Title

Recent advances in the field of ovarian tissue cryopreservation and opportunities for research.

Document Type

Article

Publication Date

6-1-2017

Journal Title

Journal of assisted reproduction and genetics.

MeSH Headings

Cryopreservation, Female, Fertility, Fertility Preservation, Humans, Live Birth, Ovarian Follicle, Ovary, Pregnancy, Vitrification

Abstract

PURPOSE: The purpose of this study was to summarize the latest advances and successes in the field of ovarian tissue cryopreservation while identifying gaps in current knowledge that suggest opportunities for future research.

METHODS: A systematic review was performed according to PRISMA guidelines for all relevant full-text articles in PubMed published in English that reviewed or studied historical or current advancements in ovarian tissue cryopreservation and auto-transplantation techniques.

RESULTS: Ovarian tissue auto-transplantation in post-pubertal women is capable of restoring fertility with over 80 live births currently reported with a corresponding pregnancy rate of 23 to 37%. The recently reported successes of live births from transplants, both in orthotopic and heterotopic locations, as well as the emerging methods of in vitro maturation (IVM), in vitro culture of primordial follicles, and possibility of in vitro activation (IVA) suggest new fertility options for many women and girls. Vitrification, as an ovarian tissue cryopreservation technique, has also demonstrated successful live births and may be a more cost-effective method to freezing with less tissue injury. Further, transplantation via the artificial ovary with an extracellular tissue matrix (ECTM) scaffolding as well as the effects of sphingosine-1-phosphate (SIP) and fibrin modified with heparin-binding peptide (HBP), heparin, and a vascular endothelial growth factor (VEGF) have demonstrated important advancements in fertility preservation. As a fertility preservation method, ovarian tissue cryopreservation and auto-transplantation are currently considered experimental, but future research may pave the way for these modalities to become a standard of care for women facing the prospect of sterility from ovarian damage.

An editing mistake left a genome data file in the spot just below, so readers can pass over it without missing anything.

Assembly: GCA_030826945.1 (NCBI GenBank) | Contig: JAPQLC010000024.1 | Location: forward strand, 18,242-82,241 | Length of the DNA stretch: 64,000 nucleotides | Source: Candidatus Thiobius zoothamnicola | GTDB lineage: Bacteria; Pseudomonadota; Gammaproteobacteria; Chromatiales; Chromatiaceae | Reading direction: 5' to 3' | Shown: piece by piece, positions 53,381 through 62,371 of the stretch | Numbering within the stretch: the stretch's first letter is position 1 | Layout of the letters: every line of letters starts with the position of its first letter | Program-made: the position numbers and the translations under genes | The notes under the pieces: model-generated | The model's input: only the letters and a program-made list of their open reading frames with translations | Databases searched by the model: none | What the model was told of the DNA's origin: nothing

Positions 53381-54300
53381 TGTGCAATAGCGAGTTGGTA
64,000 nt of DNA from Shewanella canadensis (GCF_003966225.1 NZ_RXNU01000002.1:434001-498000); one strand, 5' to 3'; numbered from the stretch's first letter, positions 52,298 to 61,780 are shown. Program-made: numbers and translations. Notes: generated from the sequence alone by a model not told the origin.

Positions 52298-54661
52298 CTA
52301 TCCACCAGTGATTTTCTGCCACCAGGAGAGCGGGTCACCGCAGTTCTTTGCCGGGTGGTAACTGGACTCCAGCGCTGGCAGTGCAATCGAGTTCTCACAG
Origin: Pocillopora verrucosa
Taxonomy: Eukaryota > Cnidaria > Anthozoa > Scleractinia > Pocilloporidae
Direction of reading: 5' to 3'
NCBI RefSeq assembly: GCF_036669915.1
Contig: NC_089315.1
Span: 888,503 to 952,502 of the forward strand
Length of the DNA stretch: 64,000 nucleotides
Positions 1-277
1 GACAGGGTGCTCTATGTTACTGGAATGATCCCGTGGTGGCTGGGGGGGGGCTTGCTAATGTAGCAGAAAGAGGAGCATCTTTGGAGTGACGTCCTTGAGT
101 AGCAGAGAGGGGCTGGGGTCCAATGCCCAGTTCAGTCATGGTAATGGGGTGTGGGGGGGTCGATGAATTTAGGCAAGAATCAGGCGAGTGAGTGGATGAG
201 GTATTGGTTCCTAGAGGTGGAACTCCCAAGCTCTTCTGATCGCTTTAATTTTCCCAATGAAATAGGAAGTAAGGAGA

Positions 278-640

ISSN

1573-7330

First Page

709

Last Page

722

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